It’s day 5 of snow in the Pacific Northwest. Here’s the visual summary for the majority.
This was truer for my mom than for me (she was snowed in alone, I had a partner there). I was snowed in with Parker who, unsurprisingly, did not take the easy route and continued to go to work. My mom and I have been sifting through the past, and by that, I mean a large amount of my grandmother’s stuff (every report card from her grade school years and 4 thank you letters from the White House, to name a few). My grandmother died over 10 years ago, and we’re still looking through it all. My mom gifted me a bag of whoos-its and whats-its that Ariel would straight up cut a stranger for the opportunity to sing about. I learned that my great-grandfather walked 5 miles in Midwestern snow to my great-grandmother’s house. I am positive my husband would do the same. Whether I would or not is debatable and contingent on several variables.
I have left the house, but only to allow the dog to relieve herself in a spot that is not the carpet. I have not traveled sufficiently outside my apartment bubble for approximately 4 days. I would never try to achieve my writing as Jack from The Shining does in the mountains (I knew this long before I watched the film), but on the flip side, I’m doing slightly better than I think some people are. Were I still living with my parents, I would probably be on my billionth sentence starting with “All work and no play…” or writing RED RUM on the walls or in search of an ax. I think we’re all glad that isn’t the case, and I feel for those who are stuck inside with their parents or children.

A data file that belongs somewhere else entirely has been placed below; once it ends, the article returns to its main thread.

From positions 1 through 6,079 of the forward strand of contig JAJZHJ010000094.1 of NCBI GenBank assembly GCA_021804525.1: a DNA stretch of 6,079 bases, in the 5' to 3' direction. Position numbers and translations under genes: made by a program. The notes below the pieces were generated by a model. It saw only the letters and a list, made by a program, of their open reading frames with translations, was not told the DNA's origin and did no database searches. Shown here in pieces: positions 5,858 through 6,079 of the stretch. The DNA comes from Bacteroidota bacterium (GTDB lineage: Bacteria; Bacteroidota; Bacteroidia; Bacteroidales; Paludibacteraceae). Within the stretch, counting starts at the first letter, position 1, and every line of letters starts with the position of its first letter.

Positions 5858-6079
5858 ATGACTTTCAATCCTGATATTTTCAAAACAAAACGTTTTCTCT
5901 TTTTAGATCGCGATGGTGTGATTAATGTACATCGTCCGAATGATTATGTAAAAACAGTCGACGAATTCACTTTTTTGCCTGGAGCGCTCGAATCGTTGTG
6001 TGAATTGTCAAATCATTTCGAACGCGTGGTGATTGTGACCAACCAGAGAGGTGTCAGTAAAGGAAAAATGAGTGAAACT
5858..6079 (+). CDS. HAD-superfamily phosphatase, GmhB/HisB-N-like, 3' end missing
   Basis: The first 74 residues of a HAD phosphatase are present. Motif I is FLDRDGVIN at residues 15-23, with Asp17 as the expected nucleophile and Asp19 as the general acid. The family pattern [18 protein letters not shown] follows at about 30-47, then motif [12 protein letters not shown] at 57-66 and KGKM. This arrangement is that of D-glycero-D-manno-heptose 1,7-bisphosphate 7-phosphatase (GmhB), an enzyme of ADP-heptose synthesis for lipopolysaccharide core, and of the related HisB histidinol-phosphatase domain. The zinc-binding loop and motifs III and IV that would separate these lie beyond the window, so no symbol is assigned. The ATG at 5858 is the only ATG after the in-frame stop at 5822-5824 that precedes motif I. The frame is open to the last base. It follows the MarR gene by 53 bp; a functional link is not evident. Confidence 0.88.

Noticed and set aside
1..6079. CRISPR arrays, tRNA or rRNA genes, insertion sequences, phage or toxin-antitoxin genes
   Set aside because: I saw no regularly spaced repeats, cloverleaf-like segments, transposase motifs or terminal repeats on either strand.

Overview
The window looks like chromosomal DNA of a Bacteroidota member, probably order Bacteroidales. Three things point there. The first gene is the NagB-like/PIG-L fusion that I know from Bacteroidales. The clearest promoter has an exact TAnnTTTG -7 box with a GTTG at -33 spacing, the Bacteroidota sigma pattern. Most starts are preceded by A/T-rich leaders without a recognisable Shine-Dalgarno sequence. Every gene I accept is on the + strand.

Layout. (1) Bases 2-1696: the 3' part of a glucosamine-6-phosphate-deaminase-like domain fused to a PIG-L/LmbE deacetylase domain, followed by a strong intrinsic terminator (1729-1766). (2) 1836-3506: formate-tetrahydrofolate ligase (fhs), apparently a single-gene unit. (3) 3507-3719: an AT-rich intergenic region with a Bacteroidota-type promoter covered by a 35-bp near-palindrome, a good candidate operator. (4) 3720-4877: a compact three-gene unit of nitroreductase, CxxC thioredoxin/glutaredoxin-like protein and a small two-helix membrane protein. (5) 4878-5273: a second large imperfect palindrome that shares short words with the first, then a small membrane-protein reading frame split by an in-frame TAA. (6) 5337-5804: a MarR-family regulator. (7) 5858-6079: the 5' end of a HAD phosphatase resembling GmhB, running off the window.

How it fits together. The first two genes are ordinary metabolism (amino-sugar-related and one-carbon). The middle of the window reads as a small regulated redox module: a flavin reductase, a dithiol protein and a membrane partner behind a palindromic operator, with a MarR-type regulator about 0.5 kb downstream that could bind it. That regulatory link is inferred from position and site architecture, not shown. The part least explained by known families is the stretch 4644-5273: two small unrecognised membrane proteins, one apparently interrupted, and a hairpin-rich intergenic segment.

However, things are starting to return to normal, and while financially, I am grateful for this, I am also a bit disappointed.
Revisiting the work of J.M. Barrie, I see now that Peter Pan could only ever have been written by an adult. As a child, I couldn’t fathom why anyone would want to resist growing up. The mystery behind adulthood, if it’s done right, convinces children that grown-ups, like blondes, have more fun. While your parents are working with you like hostage negotiators trying to coax you to bed, their friends sit on your couch, sip a beverage you’re not allowed to have, and anticipate gossip after you go to sleep. This is very enticing. You’re missing all these stories! Late night television! Going places by age you can’t go now! It’s very appealing.
Admiral Ackbar knows it’s a trap.
Then it happens. You go from hoping it will snow so you don’t have to go to school to fearing and outwardly renouncing the inevitable weather since you’ll still have to go to work (most likely). You have to make decisions where the outcome will result in you still not having fun. Right now, I’m being forced to choose how I will receive bills and notifications of payment. Should I pick the paperless option where my eyes will gloss over it in my email, or should I choose the option where I pick it up with the rest of my mail and leave it on the counter for weeks? Either way, I still have to pay it, but now I’m forced to use my critical thinking to determine which mode of communication I will ignore the LEAST, and it occurs to me that I never thought adulthood would be like this.
It was supposed to be glamorous. It was supposed to be like Beverly Hills 90210, which I never WATCHED but seemed awesome, or Friends where they never actually went to work, they just sat around drinking coffee.
When all is said and done, I’m glad they tricked me. I think it’s much better to long to be a grown up and then be disappointed by the results than to actively resist growing up and to find out when the time comes that you were right.
Yet, when the snow falls on our homes, and the world looks positively different, I can’t help but remember an afternoon I spent sledding down a hill over and over again with my parents. This place may not be an incarnation of Disneyland, but those little white flakes always remind me to keep magic alive no matter how old you are.